The crowd around Bartimaeus is trying to get him to shut up, to be quiet. Maybe they’re embarrassed by his display of need, or maybe they’ve just gotten tired of this blind beggar by the road. At any rate, Bartimaeus won’t be silenced—again he shouts “Jesus, Son of David have mercy on me.” And then Jesus does something he’s never done before in Mark’s gospel and won’t do again. He stands still. Jesus stops.
I wonder how often in our own lives we are compelled to stop what we’re doing and answer a cry for help. In some sense, this scene is the linchpin, separating everything that’s gone before in Mark’s gospel from the next Chapter, where Jesus goes to Jerusalem to suffer and die. And at the very center, at this moment of silence, we find the heart of Jesus, filled with compassion for this blind beggar by the road. Jesus calls Bartimaeus over and Bartimaeus throws off his cloak and goes to Jesus. I wonder about that cloak. Is it his shame that he’s throwing aside, or his reluctance to ask for help in a world that would rather forget about him? And Jesus asks him this terribly important question, the same question we heard him ask last week: “What do you want me to do for you?” Hidden within that question are the two subsidiary inquiries: who are you now and who do you want to be?
And Bartimaeus doesn’t ask for money, or power, or a position. He wants to see again. He wants that wall that separate him from the rest of the world, that wall of darkness to be torn down. Jesus tells him that his healing lies in his faith, and Bartimaeus’ sight is restored. And we don’t know much about what happened to Bartimaeus after that; all Mark tells us is that he followed Jesus on the way.
You know, every time I hear this story about Bartimaeus, I think about a story I heard from my friend and former spiritual director. Some of you may have known him, he was a bishop in this diocese, Bishop Bob Hibbs. Well, one day Bob was in India for a meeting, in Delhi. And he was taking a bus to this meeting, and he missed his stop, and he actually rode the bus to the end of the line. Well, he got out and was walking, and Delhi is like a lot of large cities. If you make a wrong turn, you can find yourself in some very dangerous places.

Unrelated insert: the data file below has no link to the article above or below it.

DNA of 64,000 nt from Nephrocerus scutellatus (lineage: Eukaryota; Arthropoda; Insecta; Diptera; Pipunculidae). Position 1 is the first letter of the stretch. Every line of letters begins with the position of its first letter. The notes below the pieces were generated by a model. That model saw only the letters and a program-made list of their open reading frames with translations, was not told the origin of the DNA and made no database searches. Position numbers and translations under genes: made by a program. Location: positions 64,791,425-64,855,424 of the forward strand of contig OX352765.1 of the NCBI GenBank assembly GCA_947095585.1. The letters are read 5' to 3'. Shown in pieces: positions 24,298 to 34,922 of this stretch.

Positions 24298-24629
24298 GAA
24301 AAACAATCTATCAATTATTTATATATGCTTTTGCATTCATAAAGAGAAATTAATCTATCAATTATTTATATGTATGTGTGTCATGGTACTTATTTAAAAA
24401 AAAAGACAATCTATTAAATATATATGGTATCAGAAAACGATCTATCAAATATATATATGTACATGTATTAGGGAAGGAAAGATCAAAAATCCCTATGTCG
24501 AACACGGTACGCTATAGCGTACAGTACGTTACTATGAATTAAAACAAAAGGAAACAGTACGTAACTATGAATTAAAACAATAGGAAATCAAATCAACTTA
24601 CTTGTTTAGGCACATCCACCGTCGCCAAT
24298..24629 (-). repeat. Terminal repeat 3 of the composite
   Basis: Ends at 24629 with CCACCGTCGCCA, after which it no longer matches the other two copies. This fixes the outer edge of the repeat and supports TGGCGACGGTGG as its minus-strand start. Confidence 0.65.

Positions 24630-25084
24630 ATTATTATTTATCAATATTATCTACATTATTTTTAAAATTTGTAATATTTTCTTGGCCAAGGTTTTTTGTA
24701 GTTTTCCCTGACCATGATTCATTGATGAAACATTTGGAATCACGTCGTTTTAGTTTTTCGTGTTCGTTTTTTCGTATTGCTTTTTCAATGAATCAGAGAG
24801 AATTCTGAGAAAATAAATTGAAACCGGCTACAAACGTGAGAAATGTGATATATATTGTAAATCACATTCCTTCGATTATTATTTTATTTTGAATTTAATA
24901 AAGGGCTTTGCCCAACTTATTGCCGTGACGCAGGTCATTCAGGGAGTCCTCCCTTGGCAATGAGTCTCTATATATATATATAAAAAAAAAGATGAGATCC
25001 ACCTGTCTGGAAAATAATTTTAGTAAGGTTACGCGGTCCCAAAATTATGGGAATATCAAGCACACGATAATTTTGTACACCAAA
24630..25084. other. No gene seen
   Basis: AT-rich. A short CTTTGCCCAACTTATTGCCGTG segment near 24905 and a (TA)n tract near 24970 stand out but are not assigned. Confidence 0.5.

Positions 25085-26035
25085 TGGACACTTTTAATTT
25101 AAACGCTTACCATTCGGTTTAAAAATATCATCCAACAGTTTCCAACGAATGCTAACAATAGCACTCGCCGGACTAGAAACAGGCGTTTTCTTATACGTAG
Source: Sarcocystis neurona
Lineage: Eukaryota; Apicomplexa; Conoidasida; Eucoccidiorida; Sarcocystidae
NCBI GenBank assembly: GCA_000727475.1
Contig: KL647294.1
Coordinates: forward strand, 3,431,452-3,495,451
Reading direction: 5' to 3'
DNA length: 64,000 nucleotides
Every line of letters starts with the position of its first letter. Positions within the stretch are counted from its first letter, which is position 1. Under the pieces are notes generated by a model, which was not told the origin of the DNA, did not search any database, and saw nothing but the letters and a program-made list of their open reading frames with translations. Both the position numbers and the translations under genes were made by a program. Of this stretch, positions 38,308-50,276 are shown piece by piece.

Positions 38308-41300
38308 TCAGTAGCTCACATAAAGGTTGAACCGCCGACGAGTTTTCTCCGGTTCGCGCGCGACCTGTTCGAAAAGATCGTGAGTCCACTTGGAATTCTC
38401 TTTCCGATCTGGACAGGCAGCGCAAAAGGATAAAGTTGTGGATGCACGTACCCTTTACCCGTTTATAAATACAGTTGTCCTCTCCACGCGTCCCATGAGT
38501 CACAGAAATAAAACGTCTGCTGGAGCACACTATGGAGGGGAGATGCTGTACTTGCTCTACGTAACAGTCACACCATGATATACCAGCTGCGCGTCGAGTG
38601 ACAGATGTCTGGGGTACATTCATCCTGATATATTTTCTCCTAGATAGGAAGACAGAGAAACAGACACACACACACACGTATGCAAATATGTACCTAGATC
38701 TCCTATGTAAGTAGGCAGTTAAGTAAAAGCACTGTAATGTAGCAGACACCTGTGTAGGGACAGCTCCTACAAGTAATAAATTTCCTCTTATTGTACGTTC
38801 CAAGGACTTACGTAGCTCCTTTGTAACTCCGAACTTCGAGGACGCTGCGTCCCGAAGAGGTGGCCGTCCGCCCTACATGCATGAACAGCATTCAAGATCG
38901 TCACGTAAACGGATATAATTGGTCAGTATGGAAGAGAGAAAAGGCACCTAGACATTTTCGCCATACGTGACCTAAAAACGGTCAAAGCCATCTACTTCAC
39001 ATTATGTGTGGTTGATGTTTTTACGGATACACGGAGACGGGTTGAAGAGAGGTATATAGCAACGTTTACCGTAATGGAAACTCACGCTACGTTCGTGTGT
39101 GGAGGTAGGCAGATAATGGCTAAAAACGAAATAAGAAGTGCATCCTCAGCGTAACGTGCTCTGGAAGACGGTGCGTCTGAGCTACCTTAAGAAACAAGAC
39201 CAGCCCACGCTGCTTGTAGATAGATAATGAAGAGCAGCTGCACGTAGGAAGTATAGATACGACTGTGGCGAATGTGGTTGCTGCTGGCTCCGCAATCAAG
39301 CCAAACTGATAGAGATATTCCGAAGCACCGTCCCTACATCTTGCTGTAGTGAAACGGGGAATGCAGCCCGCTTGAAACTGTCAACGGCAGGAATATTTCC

Well, Bishop Hibbs was there in this vast city in a very poor neighborhood, and he came upon this immense trash heap. It smelled awful and he could see the smoke rising from it. It was, quite literally, a Gehenna at the end of the line in Delhi. And then he noticed something remarkable, because in places, this heap of burning garbage was moving. And upon a closer look, he saw that there were people there, crawling among this rubbish pile. And for them, for the desperate people who lived there, it was like their grocery store or their Walmart. And Bob said he prayed the most astonishing, most audacious prayer of his life. He prayed, “Lord, let me see this the way you do.” Lord, let me see this the way you do; Lord, let me see. And he told me that for a moment, for a fraction of an instant, he thought he could.
So, I’m wondering if we shouldn’t all try that now and then. When we confront a situation that’s full of hopelessness, or when we confront a world that’s full of anger and selfishness, or when we have come to the end of our rope with people we love or even people we don’t, maybe we could pray, “Lord, let me see this the way you do.” And maybe, just maybe, those walls will begin to tumble down. Lord, let me see. Lord, let us see. Amen.
James R. Dennis, O.P. © 2021